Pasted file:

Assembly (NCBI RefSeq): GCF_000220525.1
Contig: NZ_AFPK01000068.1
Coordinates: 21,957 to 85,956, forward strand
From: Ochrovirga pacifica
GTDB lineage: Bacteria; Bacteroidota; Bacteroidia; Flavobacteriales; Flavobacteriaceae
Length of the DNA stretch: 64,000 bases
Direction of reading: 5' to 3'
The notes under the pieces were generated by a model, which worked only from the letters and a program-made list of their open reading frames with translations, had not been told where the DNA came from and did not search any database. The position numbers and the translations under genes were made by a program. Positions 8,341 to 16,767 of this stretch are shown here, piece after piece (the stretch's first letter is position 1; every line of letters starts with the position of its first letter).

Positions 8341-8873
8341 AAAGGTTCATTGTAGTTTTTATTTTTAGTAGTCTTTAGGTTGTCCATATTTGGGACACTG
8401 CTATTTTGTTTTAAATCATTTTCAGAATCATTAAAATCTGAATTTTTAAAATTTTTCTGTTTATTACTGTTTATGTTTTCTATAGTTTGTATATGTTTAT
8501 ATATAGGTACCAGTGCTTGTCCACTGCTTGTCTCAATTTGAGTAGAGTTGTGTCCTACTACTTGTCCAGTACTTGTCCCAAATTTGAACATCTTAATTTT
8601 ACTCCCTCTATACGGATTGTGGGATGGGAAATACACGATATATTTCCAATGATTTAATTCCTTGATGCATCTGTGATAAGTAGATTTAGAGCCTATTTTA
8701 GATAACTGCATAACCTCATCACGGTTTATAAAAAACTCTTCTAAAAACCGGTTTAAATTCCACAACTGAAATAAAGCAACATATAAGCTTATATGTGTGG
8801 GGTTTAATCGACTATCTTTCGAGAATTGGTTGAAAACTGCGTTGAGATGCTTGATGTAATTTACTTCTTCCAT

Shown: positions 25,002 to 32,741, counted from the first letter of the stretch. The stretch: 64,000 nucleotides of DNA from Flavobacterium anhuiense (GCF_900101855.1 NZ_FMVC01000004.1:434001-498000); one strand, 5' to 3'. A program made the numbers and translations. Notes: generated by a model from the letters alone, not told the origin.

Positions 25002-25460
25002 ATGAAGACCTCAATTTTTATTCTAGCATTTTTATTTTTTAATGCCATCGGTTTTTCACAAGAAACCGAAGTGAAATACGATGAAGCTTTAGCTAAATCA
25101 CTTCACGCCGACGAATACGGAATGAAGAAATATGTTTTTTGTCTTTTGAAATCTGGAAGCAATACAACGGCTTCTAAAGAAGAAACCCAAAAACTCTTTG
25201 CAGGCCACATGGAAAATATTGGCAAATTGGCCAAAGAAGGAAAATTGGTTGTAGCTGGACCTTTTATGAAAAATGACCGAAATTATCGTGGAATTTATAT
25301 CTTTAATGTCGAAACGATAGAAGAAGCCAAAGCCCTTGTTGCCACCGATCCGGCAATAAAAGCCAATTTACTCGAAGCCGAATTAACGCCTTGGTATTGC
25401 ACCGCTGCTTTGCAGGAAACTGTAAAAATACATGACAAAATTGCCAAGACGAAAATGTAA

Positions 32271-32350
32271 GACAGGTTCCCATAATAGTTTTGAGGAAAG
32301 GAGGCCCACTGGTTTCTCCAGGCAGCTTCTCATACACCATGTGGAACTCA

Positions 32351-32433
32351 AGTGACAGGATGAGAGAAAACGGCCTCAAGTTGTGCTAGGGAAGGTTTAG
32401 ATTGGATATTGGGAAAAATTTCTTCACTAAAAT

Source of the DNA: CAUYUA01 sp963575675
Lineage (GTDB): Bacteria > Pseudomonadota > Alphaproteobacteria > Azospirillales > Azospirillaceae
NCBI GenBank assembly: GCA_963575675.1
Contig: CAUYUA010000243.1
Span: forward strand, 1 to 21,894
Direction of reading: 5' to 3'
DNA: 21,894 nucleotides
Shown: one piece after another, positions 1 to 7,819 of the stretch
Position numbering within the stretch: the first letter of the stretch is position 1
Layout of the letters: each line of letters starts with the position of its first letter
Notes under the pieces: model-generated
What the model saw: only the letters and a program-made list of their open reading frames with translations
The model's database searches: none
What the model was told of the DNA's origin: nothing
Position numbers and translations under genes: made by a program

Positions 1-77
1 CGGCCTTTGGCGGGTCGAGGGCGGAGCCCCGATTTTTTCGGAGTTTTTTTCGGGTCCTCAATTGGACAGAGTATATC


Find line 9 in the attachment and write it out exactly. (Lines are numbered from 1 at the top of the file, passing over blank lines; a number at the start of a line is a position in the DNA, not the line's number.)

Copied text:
Positions 8341-8873